Cyber-Extortion Results in Prison
By Net4TV Voice News Staff
Robert Harvey Alexander figured he'd never be caught.
He didn't use his real name, or his real email address.
He logged in at computers at public libraries to send
emails to his targets in which he threatened to destroy
their reputations with online postings if they wouldn't
engage in "cybering" and phone sex with him. He even
taunted his victims that the police would never be able
to find him.
But he didn't count on the FBI, and their increasing
attention to the people who use the anonymity of the
Internet to stalk, harass, and threaten others. Last
November, Alexander was arrested at a computer terminal
in a Tampa public library. When presented with the
evidence that the FBI had collected from recipients'
emails and phone records, he pleaded guilty to six
counts of extortion.
Alexander, 52, also apparently didn't believe that
he'd even be suspected. He was a pillar of the community
and a deacon in Tampa's First Baptist Church. But his
secret hobby was assembling what was termed his "Victims
List," 100 email addresses of high school and college
students across the country. According to the federal
prosecutor in the case, Alexander deliberately targeted
vulnerable young women, many of whom were at college and
away from home for the first time.
Alexander contacted his "victims" and demanded that
the girls have explicit phone or Internet sex
conversation with him, and threatened to ruin their
reputations if they did not comply. In one case, he told
the girl if she didn't go along with him with sex talk
by telephone and computer, he would digitally alter a
photograph of her face, paste it on a nude body, and
post it on the Internet to ruin her reputation.
"I cannot describe the fear and frustration my family
was subjected to," the father told the court. "She was
afraid to leave her own home."
Alexander later apologized to this father and said
that he could understand his anger because he also has a
daughter about the same age. Alexander's lawyer then
asked the judge to impose a lesser sentence, stating
that Alexander suffers from bipolar disorder and
couldn't fully appreciate what he had done.
The judge was having none of it. "You've committed a
despicable crime," said U.S District Judge Stephen
Merryday in the sentencing hearing this week. Merryday
then ruled that the crimes were so morally reprehensible
that Alexander deserved a longer sentence than the
federal sentencing guidelines recommended. The 21-month
sentence handed down was more than double the 10 months
recommended by the sentencing guidelines.
"Cyberstalking" and online defamation have been
growing concerns for the Internet, where the ability to
operate anonymously and the oft-shouted "freedom of
speech" encourages people to believe that they cannot be
held accountable for behaviors that would be considered
crimes or the basis for a lawsuit in the "real
In August 1999, the Attorney General published a Report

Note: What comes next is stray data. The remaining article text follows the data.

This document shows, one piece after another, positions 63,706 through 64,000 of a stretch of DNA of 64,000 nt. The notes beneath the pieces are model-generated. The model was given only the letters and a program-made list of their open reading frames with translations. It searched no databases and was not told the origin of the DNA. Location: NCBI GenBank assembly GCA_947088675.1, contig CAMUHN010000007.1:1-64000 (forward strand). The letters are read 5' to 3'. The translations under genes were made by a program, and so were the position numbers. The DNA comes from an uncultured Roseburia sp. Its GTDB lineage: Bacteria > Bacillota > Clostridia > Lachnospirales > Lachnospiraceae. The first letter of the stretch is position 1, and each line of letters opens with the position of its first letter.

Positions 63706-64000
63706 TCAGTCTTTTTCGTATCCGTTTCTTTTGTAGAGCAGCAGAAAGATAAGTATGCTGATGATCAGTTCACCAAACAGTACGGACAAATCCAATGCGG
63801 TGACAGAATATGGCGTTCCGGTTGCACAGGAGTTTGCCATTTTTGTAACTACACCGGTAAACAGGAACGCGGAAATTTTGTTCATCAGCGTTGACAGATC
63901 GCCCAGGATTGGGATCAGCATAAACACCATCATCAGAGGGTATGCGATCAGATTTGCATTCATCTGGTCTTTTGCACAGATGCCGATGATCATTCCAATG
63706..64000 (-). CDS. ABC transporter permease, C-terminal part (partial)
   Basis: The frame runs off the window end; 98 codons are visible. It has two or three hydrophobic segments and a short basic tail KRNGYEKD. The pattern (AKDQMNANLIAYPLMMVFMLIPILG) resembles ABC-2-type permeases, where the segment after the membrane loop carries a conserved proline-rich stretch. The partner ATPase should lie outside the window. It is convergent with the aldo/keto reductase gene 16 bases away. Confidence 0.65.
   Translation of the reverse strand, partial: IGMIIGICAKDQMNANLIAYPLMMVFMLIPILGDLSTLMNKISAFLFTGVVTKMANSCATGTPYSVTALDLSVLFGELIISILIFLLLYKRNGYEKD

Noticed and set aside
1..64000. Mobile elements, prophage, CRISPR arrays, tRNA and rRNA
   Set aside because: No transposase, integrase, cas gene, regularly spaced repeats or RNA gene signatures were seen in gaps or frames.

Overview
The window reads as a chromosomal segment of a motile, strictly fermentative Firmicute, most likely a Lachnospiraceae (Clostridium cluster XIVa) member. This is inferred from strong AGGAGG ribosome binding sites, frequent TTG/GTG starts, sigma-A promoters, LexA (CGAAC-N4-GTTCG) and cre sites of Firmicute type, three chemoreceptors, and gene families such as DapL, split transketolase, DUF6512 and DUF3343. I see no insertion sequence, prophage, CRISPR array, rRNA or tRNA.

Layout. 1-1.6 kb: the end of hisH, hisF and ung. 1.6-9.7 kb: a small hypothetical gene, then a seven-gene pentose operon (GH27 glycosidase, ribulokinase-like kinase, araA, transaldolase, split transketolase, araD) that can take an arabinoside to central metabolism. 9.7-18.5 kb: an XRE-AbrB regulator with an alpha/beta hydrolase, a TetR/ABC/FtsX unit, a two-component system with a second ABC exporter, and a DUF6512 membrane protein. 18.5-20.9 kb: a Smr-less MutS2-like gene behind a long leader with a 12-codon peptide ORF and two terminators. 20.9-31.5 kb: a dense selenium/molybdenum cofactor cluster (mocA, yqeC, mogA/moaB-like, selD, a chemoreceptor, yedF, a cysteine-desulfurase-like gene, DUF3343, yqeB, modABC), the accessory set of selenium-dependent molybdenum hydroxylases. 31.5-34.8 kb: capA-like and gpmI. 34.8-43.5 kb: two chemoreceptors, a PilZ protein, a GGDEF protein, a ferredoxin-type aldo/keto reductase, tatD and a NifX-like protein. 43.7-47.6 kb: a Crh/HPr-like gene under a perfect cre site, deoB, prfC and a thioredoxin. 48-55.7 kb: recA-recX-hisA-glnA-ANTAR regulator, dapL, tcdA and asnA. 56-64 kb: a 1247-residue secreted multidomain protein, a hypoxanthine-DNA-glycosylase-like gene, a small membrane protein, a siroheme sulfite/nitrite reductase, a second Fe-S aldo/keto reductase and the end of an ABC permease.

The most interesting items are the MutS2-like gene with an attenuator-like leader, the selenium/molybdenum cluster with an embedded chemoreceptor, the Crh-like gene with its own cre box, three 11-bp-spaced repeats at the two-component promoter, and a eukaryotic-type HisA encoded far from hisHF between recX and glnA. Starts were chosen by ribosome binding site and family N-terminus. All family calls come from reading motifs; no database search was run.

on Cyberstalking: A New Challenge for Law Enforcement
and Industry described the problem and the need
for more concerted action, and pointed out that many
stalking laws today require a "credible threat" of
violence to be issued. In July 2000, a CyberStalking
Bill was introduced by Sen. Spencer Abraham
(R-MI) that would amend the US Code to expand the
prohibition on stalking, and make cyberstalking a
The Florida case is a milestone, in that the laws
against extortion rather than "stalking" were
successfully applied, and the threat was not of physical
violence but defamation and "ruining your reputation."
The case establishes a precedent which may make it much
easier to prosecute some of the cyberstalking behaviors
that have become all too common in chat rooms,
newsgroups, and email.
Increasingly, companies and business people are
piercing the anonymity of the Internet with subpoenas to
track down and sue posters who defame them on public
A former boxer, Gary Dobry, learned this the hard way
when he posted pseudonymous messages on a stock bulletin
board accusing a business executive of questionable
stock transactions and dealing with "known felons." The
executive filed a "John Doe" suit that allowed him to
issue subpoenas to get Dobry's actual identity, and then
sued him for spreading "false and defamatory
information" about him. Although Dobry claimed that he
had gotten his information from a fellow Internet poster
whom he "mistakenly believed was trustworthy," he was
the one who paid the price: a public apology, and a
settlement that will make him immediately liable for $1
million in damages if he ever posts another word about
the executive or his business.
For More Information
Epidemic of Cyberstalking - Wired
Use Common Sense - Wired
Online Abuse - an organization with resources
and connections for people who are being harassed, and
more information about the Senate bill.
- an Internet safety program and resource against
harassers and stalkers, with special help for protecting